But if your goal is to nurture curious, independent thinking in your children,  then resist the impulse to wrap up every learning experience in a nice little package with a stated objective. I am not suggesting that you should not be intentional about what you introduce or that there are not some specific facts you want them to learn (we read biographies of the artist, tried out some of their techniques, put them onto timelines, and played the games I mentioned earlier). What I am suggesting is that within that framework there should always be room, lots of room, for them to think their own thoughts, draw their own conclusions, and react with their own feelings.
















Go all in!

Unplug, get outside, reclaim your summer

Summer is here!!!! 

Except it’s not.

I was at the library with my 18 month old granddaughter this morning and overheard some conversations between moms and the children’s librarian. They were discussing ‘summer slide.’ That dreaded decline in students abilities over the summer break. On Pinterest, I was deluged with posts about how to keep your kids reading over the summer, or… here’s a link to math worksheets to keep those skills up. On Facebook, more articles on the same theme. Everywhere I turned it was another reminder that we need to keep our children productive, learning, doing… ALL THE TIME.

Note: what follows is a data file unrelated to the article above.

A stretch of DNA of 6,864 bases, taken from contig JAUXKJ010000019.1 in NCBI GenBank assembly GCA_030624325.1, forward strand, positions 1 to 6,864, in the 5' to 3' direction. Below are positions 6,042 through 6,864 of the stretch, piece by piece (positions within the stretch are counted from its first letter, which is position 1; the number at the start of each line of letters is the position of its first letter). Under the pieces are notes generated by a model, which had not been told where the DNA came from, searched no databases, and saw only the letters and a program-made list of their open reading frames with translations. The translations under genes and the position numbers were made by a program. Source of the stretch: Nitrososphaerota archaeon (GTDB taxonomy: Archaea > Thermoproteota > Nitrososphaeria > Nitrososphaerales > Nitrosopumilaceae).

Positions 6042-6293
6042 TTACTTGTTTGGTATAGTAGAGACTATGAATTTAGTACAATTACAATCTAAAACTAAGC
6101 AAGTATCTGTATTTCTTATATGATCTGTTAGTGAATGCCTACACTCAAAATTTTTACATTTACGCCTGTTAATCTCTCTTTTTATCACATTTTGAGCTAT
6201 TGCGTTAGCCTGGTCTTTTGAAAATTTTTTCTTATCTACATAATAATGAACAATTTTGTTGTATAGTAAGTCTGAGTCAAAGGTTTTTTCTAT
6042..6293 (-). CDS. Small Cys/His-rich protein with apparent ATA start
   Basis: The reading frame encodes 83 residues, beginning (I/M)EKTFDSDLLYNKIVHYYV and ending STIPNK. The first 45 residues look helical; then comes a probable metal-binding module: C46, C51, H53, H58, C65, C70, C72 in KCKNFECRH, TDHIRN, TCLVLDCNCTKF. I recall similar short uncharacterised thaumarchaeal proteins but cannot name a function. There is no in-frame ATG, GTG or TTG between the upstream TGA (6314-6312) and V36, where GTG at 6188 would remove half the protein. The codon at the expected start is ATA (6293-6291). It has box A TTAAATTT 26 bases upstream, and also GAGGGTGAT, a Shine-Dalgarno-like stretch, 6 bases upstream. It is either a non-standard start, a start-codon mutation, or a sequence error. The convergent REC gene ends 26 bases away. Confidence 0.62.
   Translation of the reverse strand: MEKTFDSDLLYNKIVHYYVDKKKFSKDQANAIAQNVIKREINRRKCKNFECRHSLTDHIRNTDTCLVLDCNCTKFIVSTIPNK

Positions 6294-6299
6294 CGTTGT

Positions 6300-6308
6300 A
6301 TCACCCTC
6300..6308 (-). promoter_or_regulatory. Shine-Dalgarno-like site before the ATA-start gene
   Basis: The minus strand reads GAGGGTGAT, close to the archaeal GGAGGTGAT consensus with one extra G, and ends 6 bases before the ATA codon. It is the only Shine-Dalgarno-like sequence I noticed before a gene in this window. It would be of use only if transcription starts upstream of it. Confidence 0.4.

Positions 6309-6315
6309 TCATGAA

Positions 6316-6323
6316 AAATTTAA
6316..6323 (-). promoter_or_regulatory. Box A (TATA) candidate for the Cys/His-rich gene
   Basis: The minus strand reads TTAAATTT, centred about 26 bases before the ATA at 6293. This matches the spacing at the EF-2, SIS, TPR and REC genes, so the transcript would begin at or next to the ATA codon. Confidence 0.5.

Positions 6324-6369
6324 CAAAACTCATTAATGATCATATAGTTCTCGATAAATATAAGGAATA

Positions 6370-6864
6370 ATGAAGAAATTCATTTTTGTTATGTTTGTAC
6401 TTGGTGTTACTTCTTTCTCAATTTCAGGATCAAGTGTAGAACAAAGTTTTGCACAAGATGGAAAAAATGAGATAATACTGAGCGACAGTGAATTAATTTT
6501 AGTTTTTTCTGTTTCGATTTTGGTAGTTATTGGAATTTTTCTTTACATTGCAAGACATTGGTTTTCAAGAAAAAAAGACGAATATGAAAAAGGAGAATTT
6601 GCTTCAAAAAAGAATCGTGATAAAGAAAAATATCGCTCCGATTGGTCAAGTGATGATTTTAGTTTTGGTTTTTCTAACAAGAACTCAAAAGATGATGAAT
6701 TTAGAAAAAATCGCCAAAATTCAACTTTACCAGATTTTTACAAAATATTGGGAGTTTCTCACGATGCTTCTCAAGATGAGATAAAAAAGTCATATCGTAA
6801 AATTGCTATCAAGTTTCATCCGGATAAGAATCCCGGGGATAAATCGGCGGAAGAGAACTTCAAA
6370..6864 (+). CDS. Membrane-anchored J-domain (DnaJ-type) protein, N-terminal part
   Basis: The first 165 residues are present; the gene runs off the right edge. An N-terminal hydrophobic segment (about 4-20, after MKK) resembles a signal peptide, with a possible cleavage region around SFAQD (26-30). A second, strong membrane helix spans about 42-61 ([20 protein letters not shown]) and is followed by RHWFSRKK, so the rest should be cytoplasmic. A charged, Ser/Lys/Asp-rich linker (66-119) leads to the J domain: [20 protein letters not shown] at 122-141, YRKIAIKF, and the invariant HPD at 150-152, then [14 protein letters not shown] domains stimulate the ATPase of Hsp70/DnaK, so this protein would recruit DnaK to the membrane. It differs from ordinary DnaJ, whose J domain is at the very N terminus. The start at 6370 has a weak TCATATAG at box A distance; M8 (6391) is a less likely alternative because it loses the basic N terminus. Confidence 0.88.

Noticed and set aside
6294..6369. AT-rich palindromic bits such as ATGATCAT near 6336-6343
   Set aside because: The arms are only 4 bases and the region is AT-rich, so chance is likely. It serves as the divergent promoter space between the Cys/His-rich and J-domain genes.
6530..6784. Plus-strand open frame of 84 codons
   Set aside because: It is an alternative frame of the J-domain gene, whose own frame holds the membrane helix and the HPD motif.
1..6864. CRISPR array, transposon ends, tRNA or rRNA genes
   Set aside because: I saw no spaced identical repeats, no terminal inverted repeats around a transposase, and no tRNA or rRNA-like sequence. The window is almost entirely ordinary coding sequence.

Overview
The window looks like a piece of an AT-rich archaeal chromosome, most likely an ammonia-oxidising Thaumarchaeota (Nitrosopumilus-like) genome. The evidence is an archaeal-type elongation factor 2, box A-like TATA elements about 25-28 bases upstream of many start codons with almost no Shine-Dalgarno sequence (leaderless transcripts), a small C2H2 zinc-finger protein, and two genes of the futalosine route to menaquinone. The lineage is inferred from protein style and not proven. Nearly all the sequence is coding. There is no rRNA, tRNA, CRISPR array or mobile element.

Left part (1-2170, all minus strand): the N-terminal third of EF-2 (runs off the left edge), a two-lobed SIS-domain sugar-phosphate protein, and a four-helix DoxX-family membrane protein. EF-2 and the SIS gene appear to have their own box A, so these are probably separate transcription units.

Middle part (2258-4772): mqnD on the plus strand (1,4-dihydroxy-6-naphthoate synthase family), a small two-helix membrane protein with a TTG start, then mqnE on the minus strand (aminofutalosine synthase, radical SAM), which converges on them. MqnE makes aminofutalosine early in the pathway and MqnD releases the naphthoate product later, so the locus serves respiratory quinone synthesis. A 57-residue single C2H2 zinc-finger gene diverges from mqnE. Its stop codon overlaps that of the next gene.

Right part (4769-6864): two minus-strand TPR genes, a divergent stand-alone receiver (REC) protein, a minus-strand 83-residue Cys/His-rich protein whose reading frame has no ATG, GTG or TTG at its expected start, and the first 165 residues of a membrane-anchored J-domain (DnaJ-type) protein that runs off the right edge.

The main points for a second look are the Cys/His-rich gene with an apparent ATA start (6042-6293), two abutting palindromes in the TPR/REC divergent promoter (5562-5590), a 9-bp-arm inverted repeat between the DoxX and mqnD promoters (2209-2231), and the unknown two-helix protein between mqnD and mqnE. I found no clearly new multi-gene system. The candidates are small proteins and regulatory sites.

What happened to lazing on the grass watching the ants, running in the sprinklers, or eating watermelon on the porch? When do we all get to take a BREAK!

I love books, ideas, and education as much as anyone, but I also love children. They get one childhood, that’s it, just one. And while there might be some ‘summer slide’ going on ( frankly, can’t we mitigate that with something more enjoyable than worksheets..sheesh), there are also huge benefits from just taking a break.

Imagine, stepping away from the planning, unplugging the computer, ditching the phone and spending a few weeks with your kids. Not keeping them productive, not shuttling them from activity to activity, not vegging in front of the TV or computer…but spending time with them. Enjoying them. Listening to them. Creating with them. (more…)

The Law of the Farm